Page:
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Wednesday, November 05, 2008

Marinucci claims SF Chron didn't report Obama's promise to "bankrupt" coal industry and cause "skyrocketing" electric rates because readers weren't interested

My team lost the election, but in this follow-up guest-post about Obama's promise to bankrupt the coal industry and make electric rates skyrocket over at HughHewitt.com, I believe I thrashed the San Francisco Chronicle soundly.

I suspect they've gotten over it already, huh?

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[Copied here for archival purposes on November 5, 2008, from the post linked above at HughHewitt.com.]

(Guest Post by Bill Dyer a/k/a Beldar)

On Sunday, November 2nd, like many other bloggers, I wrote a long post that included a lengthy quotation from an interview that Sen. Barack Obama gave to the San Francisco Chronicle's editorial board in January 2008, in which Sen. Obama promised that under his cap and trade policy, "if somebody wants to build a coal-powered plant, they can. It’s just that it will bankrupt them because they’re going to be charged a huge sum for all that greenhouse gas that’s being emitted." And in that same interview, Obama also promised that "[u]nder my plan of a cap and trade system, electricity rates would necessarily skyrocket."

In the wee small hours of Monday morning, I followed up on that post with another which noted that — in response to a question being raised by Gov. Palin on the campaign trail as to why the tape of this interview was just now surfacing — Chronicle Political Writer Carla Marinucci was righteously asserting that her newspaper had never "hidden" the interview. I pointed out, however, that in neither the front-page news story that Ms. Marinucci had written about the interview on January 18, 2008, nor in a follow-up op-ed about the interview from Chronicle Editorial Page Editor John Diaz, had the Chronicle seen fit to give anyone the slightest hint that buried within the 52 minutes and 336MB of the interview one might find a promise to bankrupt the nation's coal industry or cause national electric rates to skyrocket.

This, I argued, reflected abysmal judgment as to what portions of the interview were newsworthy. I asserted that "anyone working for a junior high school newspaper would have instantly realized the newsworthiness of these quotes if he or she were not completely 'in the tank' for Obama."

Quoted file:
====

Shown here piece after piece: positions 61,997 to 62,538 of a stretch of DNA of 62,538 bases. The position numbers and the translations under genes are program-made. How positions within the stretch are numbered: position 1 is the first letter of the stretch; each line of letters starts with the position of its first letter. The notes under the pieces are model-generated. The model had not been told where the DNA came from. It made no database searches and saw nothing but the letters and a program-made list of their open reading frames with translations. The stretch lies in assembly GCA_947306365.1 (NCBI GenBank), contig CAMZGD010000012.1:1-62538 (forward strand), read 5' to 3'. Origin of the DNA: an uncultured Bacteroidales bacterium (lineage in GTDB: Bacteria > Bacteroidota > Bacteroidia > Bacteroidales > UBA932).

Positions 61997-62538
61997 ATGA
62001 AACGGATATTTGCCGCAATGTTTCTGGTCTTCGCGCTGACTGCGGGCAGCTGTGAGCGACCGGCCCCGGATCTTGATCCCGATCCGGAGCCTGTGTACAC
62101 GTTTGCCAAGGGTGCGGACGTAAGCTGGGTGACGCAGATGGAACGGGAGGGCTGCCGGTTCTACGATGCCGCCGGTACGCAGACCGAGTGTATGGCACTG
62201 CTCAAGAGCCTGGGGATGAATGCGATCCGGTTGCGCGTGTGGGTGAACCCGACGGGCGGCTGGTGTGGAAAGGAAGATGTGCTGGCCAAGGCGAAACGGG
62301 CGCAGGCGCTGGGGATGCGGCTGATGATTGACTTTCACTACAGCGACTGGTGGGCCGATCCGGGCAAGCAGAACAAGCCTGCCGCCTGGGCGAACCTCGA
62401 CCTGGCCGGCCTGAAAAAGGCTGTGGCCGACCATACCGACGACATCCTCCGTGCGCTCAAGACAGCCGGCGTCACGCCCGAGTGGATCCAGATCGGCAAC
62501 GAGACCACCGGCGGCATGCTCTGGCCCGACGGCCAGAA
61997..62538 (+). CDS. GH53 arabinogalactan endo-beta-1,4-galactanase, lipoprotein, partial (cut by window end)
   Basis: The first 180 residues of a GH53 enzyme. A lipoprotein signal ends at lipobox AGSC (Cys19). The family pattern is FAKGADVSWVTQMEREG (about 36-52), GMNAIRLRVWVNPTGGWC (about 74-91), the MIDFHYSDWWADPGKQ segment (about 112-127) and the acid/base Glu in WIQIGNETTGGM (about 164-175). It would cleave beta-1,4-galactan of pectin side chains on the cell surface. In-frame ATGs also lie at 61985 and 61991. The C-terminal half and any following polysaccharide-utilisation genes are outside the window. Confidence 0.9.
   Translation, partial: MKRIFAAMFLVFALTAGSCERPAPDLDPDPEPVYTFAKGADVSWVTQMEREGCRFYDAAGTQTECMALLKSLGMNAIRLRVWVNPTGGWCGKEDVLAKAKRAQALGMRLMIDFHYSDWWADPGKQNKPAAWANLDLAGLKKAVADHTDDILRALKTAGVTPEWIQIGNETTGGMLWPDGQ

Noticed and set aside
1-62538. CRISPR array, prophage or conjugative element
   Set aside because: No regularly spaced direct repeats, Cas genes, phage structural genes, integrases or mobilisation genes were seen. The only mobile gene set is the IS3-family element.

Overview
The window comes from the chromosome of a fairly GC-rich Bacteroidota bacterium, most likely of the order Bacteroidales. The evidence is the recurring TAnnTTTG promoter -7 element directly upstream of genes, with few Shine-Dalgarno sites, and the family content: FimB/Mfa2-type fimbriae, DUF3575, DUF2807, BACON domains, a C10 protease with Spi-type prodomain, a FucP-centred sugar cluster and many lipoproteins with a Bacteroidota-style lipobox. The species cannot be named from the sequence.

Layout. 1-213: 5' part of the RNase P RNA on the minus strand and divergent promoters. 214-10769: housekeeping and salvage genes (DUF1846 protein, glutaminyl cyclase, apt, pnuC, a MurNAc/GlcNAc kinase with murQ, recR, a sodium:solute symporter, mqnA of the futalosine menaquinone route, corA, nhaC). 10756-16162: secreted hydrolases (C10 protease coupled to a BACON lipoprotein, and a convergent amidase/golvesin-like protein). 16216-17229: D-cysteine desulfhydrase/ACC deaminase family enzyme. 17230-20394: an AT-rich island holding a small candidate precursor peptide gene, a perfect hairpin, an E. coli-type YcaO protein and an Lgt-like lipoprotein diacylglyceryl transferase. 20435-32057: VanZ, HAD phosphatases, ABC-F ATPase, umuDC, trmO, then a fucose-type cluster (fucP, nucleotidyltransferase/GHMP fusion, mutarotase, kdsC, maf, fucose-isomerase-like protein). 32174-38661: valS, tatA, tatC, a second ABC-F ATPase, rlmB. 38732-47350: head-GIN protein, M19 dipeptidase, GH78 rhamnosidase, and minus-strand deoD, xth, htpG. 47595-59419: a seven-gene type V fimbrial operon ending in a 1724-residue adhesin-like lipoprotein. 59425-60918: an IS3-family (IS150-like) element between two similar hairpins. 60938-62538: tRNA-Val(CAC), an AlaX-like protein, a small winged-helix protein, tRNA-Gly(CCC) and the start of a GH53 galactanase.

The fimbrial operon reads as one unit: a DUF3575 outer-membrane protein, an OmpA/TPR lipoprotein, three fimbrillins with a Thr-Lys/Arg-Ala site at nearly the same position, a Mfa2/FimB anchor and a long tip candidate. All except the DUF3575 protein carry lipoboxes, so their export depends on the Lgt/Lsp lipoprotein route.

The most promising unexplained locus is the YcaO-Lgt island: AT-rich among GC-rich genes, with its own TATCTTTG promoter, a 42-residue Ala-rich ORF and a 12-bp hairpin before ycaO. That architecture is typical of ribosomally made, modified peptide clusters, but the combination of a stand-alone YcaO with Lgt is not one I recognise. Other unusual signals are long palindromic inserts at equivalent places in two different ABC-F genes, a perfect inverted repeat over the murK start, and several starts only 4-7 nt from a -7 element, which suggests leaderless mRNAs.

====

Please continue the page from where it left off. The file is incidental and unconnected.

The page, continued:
After posting my critique, I emailed Ms. Marinucci with a copy of it. I wrote to her that "I’d be pleased to republish any response you might have, or reconsider with any additional facts you believe I’ve missed."

Yesterday afternoon, Ms. Marinucci sent me this reply, which (in a later email) she specifically authorized me to reprint here in its entirety for your thoughtful consideration:

Simple answer. This was an editorial board meeting to decide the endorsement for the Democratic primary in California, at the time a heated contest between Barack Obama and Hillary Clinton.

There were lots of issues that California voters wanted to hear from these candidates as they made their decision, but coal was not one of them. The industry doesn't exist here. We wrote about what our readers wanted to hear about regarding the choice between Obama and Clinton at that time: their positions on the war, jobs, tech, the environment, etc.

This response, while gracious, is utterly unpersuasive. In fact, it's so preposterous as to be even more damning than her earlier "we didn't hide it" defense.

The last I heard, California still uses electricity — and some 56 percent of America's electricity is generated from coal. Indeed, it was a series of rolling electrical brownouts and blackouts in California from 2001-2003 which led directly to the mid-term removal of Gov. Gray Davis in the special election won by present Gov. Arnold Schwarzenegger. For Ms. Marinucci to suggest that the Chronicle's readers aren't interested in supplies, sources, and prices of electricity is far beyond ludicrous. It's like suggesting that Boston wasn't interested in taxes on tea in the 1770s.